On Wednesday, June 13, LNS Research co-presented the webcast, “The Connected Worker: Modernize Safety Risk Management” with Gensuite, a Cloud-based EHS management software provider. The presentation examined how safety and health leaders can use digital innovations to enable the connected worker, improve safety, and mitigate risk.
Q1: What are the key technology gaps impeding a fully realized connected worker environment?
A1: A fully connected worker environment would involve the effective integration of many different systems, tools, and processes. It is a long-term ideal goal rather than one to be achieved in the short term. Key components of the connected worker environment include an Industrial Internet of Things (IIoT) platform and infrastructure, relevant backend applications and content repositories, mobile apps, and Edge hardware components such as sensor-equipped wearables, smart glasses, proximity beacons, and so forth. Inadequate network connectivity, disparate IoT platforms, lack of mobile devices provisioned with the right apps and insufficient back-end apps such as incident management,
Q2: What is a typical roadmap for a company to apply Digital Transformation for health and safety?
A2: The roadmap is going to depend a lot on current capability maturity across people, process, and technology, and the overall readiness for change. There are typically three main technology adoption phases organizations go through in their EHS Digital Transformation journey. First is establishing a foundation by replacing spreadsheets and point solutions with Cloud-based enterprise software to manage data, workflows, and reporting. Next, extending those capabilities further into the enterprise with mobile applications that enable and engage more of the workforce. And, the third is enhancing mobile capabilities with advanced digital technologies, allowing the truly connected worker. The three steps don't need to be done sequentially, and not all are necessary in every case. The highest value will come from bringing these three aspects together with appropriate integration.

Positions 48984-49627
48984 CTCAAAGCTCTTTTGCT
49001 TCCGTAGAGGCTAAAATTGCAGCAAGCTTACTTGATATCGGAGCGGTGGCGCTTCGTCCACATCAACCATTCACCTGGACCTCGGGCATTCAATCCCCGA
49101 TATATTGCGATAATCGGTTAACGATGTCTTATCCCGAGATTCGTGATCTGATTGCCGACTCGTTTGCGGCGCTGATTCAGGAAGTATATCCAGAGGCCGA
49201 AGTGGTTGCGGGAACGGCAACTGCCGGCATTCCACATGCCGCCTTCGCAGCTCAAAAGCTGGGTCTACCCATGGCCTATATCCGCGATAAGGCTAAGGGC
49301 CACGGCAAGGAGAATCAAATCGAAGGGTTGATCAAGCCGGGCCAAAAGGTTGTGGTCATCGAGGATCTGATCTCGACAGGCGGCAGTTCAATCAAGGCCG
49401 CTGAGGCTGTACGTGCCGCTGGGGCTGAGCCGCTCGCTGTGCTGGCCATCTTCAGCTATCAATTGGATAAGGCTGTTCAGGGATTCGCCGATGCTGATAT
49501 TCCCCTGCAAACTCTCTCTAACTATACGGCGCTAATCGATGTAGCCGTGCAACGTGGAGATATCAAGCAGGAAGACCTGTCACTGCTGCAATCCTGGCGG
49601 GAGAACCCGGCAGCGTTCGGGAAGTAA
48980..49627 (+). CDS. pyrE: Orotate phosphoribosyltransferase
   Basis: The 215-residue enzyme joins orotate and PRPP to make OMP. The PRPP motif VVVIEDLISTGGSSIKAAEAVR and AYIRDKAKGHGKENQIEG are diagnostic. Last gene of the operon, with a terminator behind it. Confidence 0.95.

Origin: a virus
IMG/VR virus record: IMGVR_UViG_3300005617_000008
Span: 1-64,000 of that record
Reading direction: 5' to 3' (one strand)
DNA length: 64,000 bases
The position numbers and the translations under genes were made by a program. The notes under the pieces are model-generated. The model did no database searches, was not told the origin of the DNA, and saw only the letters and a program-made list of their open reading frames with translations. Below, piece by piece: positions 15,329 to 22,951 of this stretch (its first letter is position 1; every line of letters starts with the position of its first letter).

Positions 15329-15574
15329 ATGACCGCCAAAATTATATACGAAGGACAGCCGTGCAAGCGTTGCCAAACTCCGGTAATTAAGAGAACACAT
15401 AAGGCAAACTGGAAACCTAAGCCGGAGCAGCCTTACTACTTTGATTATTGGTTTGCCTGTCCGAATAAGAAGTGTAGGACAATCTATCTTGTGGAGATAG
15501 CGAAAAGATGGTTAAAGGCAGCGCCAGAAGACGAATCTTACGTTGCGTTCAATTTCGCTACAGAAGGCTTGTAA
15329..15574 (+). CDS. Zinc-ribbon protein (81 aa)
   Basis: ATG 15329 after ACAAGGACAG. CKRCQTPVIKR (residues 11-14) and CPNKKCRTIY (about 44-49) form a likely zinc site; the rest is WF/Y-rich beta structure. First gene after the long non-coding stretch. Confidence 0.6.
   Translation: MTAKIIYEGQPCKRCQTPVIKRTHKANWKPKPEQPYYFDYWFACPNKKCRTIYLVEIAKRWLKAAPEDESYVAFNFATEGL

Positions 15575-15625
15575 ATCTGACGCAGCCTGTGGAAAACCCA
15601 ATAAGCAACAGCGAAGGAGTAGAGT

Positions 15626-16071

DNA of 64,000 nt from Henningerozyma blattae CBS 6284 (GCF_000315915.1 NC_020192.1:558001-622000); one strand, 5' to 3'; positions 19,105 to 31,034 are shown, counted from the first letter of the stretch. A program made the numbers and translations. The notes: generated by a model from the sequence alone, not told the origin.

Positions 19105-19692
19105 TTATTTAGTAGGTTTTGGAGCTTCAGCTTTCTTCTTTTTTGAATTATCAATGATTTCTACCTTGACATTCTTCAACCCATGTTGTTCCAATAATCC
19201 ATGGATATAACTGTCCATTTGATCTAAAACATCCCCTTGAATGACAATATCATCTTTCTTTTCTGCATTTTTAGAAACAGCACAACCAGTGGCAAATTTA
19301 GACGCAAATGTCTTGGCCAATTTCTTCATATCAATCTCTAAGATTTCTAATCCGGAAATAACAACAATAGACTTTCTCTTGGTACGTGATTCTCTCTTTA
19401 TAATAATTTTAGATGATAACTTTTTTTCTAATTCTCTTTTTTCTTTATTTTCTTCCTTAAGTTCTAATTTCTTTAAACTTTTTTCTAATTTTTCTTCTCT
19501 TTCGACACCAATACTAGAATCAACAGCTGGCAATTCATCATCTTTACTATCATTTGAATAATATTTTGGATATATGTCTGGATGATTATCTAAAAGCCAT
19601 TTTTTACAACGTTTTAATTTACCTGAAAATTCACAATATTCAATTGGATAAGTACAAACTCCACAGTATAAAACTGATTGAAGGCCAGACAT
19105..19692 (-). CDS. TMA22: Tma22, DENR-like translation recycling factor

Q3: How do connected worker technology help reduce risk?
A3: It’s about using technology to increase interaction between the worker and the overall
Q4: What advice do you have for getting started with digital technologies for health and safety?
A4: The critical piece of advice is to think big but start small. Identify a specific pain point and the business impact of that problem. Use that as the starting point, implement, show results and use that to expand the initiative. Connected worker projects can be relatively low cost and deliver value quickly. For example, use of smart glasses to deliver safe work instructions and
Q5: How do you recommend convincing a company to implement connected worker technology?